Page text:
Does your race determine the kind of car you buy?Enlarge Photo
We'll start with the study's results so we know what we're dealing with. Claiming to be the bible for car makers to design and market cars to minorities - specifically, African-Americans, Hispanics and Asians - the Strategic Vision survey rates the 'emotional response' and 'desires' each group has for various vehicular attributes such as 'Cute,' 'Aggressive,' 'Classy' or 'Bold.' Strategic Vision claims that African-American buyers prefer cars that are 'Classy' and 'Powerful' while Hispanics prefer 'Aggressive' and 'Powerful,' but also 'Confident' and 'Protective.' Asian buyers, on the other hand, are looking for cars that offer the "'complete' package,' being 'Pleasant' yet 'Powerful' and also 'Easy Going' and 'Protective.' How they arrive at these results is unclear - they make little mention of their methodology and none of their sample size. But more on that later. Now for the dissection.
First, the study groups two racial groups with an ethnic group. Hispanics include members of nearly every racial group - it's a cultural reference to a person born in or descended from a Spanish-speaking country - including Spain itself. Likewise, the term 'Latino' is a geographic identifier, not a racial group. Persons of all races are born and raised in Latin America, and speak a multitude of languages from Spanish to Brazilian Portuguese to the many dialects of pre-Colombian languages. The Strategic Survey uses the terms 'Hispanic' and 'Latino' interchangeably and apparently without consideration for the differences the group to which they are referring bears in relation to the other two groups. This is a major confounding variable in the study and should be accounted for - but is not, or at least is not discussed in the released results.
The 'TQI' or Total Quality Index purports to 'capture the more complete experience buyers have with his or her (sic) vehicle including rational and emotional connection.' This sort of 'statistic' is ripe for criticism - just read the description - with so much room for redefinition and arbitrary assignment of values that it is essentially meaningless. But upon reading the results for the TQI it appears even more obvious that the differences measured are below the acceptable margin of error even for a highly accurate scientific (i.e. not humanities) study. Margins of error between 0.001 and 0.05 are generally considered to mean a study's results are determinate, and in the humanities and social sciences (where this survey would fall) margins of error up to 0.20 would be acceptable to show a trend for further investigation.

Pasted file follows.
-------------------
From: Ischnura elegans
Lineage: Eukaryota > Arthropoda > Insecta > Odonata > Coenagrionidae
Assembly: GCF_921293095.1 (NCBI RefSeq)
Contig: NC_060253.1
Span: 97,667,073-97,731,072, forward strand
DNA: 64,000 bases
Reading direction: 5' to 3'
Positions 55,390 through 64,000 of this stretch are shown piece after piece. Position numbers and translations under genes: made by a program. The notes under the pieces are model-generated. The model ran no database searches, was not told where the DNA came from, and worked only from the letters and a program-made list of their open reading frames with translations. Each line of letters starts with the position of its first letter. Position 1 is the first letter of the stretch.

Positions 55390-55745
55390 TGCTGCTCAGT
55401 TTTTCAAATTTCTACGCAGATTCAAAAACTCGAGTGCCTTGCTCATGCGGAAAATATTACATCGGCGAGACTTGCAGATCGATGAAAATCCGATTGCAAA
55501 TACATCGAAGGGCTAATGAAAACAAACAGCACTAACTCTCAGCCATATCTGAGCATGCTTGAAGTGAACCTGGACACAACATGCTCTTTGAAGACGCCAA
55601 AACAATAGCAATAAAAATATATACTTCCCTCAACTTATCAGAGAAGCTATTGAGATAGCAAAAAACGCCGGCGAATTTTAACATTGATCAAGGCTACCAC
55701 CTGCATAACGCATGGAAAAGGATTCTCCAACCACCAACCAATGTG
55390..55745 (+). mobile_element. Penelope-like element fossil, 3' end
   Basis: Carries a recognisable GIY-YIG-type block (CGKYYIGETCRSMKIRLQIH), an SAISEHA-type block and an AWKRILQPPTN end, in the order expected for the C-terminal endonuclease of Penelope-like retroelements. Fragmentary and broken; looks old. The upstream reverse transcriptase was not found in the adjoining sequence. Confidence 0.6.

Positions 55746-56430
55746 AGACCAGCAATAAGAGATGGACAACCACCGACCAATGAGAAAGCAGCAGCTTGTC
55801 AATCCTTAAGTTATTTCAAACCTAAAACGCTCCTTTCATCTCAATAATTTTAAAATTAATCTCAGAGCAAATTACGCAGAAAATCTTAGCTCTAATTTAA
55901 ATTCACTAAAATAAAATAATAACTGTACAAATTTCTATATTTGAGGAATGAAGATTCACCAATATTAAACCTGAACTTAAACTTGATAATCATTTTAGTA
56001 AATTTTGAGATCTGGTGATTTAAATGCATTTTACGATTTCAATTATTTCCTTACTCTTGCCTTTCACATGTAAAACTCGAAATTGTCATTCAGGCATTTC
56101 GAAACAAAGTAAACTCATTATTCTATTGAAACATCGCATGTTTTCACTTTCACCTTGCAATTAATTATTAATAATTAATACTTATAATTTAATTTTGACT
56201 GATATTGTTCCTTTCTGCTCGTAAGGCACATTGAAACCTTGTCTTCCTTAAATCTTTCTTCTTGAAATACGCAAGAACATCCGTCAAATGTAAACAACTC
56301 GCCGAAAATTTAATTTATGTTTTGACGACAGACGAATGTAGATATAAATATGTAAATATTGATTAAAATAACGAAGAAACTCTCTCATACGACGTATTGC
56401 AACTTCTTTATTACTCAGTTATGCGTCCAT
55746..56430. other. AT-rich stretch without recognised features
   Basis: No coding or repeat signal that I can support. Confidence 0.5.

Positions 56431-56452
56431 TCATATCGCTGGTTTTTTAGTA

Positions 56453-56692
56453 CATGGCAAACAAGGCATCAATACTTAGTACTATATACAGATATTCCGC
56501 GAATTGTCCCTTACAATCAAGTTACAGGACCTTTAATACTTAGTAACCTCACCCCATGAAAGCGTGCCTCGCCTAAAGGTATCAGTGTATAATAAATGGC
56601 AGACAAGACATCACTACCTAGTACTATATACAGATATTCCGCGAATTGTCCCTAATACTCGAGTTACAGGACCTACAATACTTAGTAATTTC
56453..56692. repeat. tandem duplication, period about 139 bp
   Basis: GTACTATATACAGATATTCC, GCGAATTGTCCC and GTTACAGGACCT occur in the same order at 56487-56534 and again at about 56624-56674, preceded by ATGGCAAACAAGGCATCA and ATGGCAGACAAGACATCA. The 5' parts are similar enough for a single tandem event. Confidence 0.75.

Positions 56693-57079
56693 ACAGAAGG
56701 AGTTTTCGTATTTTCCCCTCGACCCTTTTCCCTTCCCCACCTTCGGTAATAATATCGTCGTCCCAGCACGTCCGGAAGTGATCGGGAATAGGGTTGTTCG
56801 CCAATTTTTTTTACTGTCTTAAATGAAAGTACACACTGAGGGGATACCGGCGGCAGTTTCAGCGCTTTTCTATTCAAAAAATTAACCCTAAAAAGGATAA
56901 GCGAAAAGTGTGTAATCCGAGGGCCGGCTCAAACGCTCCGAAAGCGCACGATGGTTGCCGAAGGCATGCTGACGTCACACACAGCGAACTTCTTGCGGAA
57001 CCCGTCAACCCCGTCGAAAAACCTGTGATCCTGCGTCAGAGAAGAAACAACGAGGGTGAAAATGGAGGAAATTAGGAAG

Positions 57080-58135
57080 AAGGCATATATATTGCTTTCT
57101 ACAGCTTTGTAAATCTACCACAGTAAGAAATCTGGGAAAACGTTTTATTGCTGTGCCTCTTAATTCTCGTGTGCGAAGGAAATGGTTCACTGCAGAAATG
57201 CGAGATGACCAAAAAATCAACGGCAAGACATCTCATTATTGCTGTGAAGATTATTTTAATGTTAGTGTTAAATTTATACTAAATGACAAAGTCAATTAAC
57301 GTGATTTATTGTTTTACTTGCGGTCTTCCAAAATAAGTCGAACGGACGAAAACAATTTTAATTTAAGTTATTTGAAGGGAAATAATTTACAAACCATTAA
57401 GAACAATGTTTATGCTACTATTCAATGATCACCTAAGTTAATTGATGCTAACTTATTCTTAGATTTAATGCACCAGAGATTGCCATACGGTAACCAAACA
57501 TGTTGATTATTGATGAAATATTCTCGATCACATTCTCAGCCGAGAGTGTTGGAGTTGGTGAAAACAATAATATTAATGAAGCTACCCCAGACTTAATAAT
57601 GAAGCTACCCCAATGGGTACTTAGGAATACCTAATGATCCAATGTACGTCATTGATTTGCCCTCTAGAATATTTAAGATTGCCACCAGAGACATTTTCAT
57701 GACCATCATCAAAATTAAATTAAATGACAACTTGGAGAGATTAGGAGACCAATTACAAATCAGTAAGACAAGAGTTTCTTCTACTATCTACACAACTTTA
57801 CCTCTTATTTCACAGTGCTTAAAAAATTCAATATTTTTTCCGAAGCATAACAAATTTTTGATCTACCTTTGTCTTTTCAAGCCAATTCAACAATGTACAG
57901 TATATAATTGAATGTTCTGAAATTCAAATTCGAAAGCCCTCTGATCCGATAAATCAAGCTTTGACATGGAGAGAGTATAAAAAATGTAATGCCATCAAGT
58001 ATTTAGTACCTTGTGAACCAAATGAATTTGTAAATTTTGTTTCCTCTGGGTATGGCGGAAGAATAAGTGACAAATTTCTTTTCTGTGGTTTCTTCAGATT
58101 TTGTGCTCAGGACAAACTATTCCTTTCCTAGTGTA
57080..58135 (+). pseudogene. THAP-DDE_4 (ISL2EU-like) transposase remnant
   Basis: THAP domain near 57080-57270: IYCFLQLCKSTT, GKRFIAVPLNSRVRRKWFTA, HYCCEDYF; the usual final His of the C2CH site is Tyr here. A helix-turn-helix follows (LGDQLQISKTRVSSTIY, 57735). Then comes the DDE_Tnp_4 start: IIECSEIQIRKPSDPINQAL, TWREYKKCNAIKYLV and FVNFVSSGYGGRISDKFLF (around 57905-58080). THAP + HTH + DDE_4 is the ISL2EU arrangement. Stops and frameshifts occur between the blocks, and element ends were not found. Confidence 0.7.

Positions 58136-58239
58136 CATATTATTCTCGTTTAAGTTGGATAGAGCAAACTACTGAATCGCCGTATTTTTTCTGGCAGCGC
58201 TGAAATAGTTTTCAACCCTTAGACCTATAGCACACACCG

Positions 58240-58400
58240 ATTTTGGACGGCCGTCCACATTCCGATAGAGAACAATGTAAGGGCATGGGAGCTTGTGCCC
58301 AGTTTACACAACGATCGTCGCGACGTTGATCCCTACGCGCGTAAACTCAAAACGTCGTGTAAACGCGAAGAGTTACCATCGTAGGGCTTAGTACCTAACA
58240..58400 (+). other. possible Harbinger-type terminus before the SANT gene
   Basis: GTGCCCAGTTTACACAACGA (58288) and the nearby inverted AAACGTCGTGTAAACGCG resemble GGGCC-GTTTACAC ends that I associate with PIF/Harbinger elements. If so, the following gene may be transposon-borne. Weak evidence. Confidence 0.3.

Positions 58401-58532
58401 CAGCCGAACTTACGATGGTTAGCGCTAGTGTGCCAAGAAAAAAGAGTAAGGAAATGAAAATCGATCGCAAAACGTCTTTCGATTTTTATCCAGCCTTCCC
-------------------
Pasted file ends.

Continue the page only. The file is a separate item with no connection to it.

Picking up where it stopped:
The Strategic Vision survey finds that differences as little as one point in a scale of 1,000 (0.001) predicts vehicular preference (the Chrysler 300C scoring just one point higher than Mercedes' ill-fated R-Class wagon) - but nonetheless fails to stick with its own most-predicted vehicle. For example, the survey repeatedly points to the Chrysler 300C as a 'vehicle of choice' for African-Americans, but neglects to mention that the Infinity FX rates 11 points higher on its own TQI index or that more African-American buyers purchased Nissans and Toyotas than all GM and Chrysler vehicles combined.
In fact the Chrysler 300 ranks sixth on the list of models purchased by African-Americans by the survey's own data - the Nissan Altima, Toyota Corolla, Nissan Sentra, Ford F-150 and Toyota Camry all beating out the 300 for the top five spots. While the Ford F-150 could be called both 'Classy' and 'Powerful' in terms of its looks - by some, anyway - the remainder of the top five cars would be hard-pressed to match up with even one of those descriptors, much less both. But for some reason (again undisclosed) Strategic Vision decided to place the Chrysler 300 as the paradigmatic African-American car.
The so-called 'index' scores in the third column of the survey results indicate the percentage of buyers in the racial or ethnic group surveyed in relation to the general population, i.e. Nissan's index of 201 for African-Americans indicates that roughly twice as many African-Americans buy Nissan compared to the general population. Chrysler does score high in the index, but so does Kia and Mercedes - neither of which are even mentioned in the text of the survey results.
A trip to Strategic Visions homepage shows that the 'method' used is presented in a number of colorful graphs, but little in the way of actual information is supplied. For instance what makes the 'tree' of human emotional needs more accurate or representative than Maslow's Hierarchy of Needs to which the tree bears significant resemblance (and which is much more widely accepted in the social sciences)? And a close reading of the final paragraph shows that their 'quantum' scale is an ordinal scale (like a Likert scale) that is subject to all the imprecision and criticism that comes with it. But even beyond the application (or at least disclosure) of proper statistical methodology (they keep much secret because of the commercial nature of their organization), the interpretation of those results is questionable at best and clearly inaccurate at worst.
The bottom line is that using unstated methods and absurdly precise indexes to measure things as vague as 'emotions' and 'desires' is a recipe for statistical disaster, and Strategic Vision's latest survey doesn't disappoint. If you're in the market for truisms ('if you understand customer values and provide a vehicle that delivers the right product and message, you will sell more vehicles') but aren't concerned with actually knowing any customer values or determining what the right product or message might be, read the survey below as gospel. Otherwise, move on. Nothing to see here folks. Just a statistical train wreck.